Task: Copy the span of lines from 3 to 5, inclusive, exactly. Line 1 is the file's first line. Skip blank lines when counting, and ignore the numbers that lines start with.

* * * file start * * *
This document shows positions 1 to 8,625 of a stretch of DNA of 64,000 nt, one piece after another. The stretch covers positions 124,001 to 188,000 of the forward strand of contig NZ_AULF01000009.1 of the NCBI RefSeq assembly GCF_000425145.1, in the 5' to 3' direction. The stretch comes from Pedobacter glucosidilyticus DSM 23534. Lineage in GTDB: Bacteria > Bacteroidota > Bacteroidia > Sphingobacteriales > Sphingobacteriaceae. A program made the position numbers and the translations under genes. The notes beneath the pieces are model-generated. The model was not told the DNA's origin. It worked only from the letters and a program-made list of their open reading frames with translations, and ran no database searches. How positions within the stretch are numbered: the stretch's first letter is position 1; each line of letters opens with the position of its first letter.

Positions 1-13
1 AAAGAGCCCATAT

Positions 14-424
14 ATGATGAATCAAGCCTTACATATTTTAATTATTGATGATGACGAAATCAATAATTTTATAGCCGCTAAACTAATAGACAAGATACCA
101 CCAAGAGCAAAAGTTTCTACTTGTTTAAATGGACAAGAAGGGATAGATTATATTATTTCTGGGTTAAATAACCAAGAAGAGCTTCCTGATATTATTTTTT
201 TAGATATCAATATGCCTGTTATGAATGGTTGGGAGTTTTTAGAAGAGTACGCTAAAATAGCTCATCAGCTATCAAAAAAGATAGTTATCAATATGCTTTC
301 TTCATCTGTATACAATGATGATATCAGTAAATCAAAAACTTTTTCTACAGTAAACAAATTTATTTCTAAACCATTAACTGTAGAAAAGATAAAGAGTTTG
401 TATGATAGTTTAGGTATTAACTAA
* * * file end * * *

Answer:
1 AAAGAGCCCATAT

Positions 14-424
14 ATGATGAATCAAGCCTTACATATTTTAATTATTGATGATGACGAAATCAATAATTTTATAGCCGCTAAACTAATAGACAAGATACCA